I’m like a dog with a bacon flavored chew toy. Once I get an idea in my head I can’t stop nibbling, until I’ve exhausted the subject and myself. Take relapse for instance. I wrote about relapse yesterday, because it seems to be top of mind in every recovery meeting I have attended. But then Kristen wrote a Facebook comment, “I have heard that the process of relapse begins long before the first drink is taken,” and I realized I had not begun to wear myself out on the subject.
I am sure the families and friends of those who relapse are surprised and guilty when it happens. As if they should have spied the warning signs or talked more openly and honestly. But let me remind everyone that alcoholics are a sneaky bunch, practiced in the art of obfuscation, and thinking about drinking is our dirtiest secret. Also, sobriety is really our responsibility..
Seven Ways to Not Relapse:
1. Stick with what works for you. DO NOT shake it up. I pray, write the blog, go to meetings, read literature and talk to my children and friends. When I stop doing these things I want someone to call me on it.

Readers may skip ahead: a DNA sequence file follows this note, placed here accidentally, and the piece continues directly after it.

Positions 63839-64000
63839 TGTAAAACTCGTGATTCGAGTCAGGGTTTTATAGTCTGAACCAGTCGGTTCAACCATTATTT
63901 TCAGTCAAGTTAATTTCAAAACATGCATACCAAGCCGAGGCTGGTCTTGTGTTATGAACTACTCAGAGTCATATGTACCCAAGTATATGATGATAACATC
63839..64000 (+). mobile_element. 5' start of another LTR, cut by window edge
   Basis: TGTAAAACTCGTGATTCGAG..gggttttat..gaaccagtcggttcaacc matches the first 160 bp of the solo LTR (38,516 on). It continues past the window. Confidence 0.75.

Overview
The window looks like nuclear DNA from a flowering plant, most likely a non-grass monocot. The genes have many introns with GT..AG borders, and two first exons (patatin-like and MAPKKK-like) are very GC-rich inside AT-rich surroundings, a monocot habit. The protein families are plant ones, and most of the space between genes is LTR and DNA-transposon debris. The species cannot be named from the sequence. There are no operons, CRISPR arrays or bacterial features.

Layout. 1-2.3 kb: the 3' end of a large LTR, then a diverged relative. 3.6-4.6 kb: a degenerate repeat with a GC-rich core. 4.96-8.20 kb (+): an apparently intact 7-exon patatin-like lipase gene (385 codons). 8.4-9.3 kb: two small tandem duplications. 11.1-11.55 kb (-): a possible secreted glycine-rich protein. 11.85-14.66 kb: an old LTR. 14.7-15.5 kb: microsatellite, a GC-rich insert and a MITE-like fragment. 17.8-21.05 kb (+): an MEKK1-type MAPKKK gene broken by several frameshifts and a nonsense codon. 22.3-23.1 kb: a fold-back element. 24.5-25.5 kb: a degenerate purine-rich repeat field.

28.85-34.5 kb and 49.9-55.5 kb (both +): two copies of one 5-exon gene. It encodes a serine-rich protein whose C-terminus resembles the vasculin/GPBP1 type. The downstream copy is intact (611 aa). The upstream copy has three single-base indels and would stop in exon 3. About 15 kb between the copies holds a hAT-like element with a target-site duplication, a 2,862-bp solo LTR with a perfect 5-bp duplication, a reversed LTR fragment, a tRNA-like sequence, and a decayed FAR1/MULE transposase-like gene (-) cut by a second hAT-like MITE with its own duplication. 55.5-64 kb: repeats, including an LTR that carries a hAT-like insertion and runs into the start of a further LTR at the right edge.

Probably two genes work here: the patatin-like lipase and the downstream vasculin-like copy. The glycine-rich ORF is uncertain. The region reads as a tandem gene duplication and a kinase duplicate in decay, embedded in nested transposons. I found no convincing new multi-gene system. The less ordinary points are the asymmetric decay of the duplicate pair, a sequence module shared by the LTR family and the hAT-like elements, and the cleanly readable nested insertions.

2. Do not romanticize drinking or the times you drank. I do talk about the good ole/bad ole drinking days because the stories are oftentimes funny, but they are more allegories than fond reminiscences and I never wish to be back there doing that. Never.
3. Work on your attitude. When I drank I was moody and angry and selfish – I try to remember it’s not all about me and to do something for someone else each day.
4. Bet cha can’t drink just one. I have written about this one. I do not ever think, “I have been sober for a while now, I can probably have a glass of wine with dinner…”
5. You really shouldn’t look up old drinking buddies or go to locations that are drinking triggers. There is a reason I avoid the entire Commonwealth of The Bahamas…
6. Do not get defensive or deny it, when you are called out for “pulling away from the positives”. See number one above.
7. Do not neglect your psychical, spiritual or mental health. Johan Hari says, “So the opposite of addiction is not sobriety. It is human connection.” More brilliant words were never spake. I try, every day to avoid the isolation that is natural to my addiction and to embrace community wherever I can find it.
You can do this.
I can do this.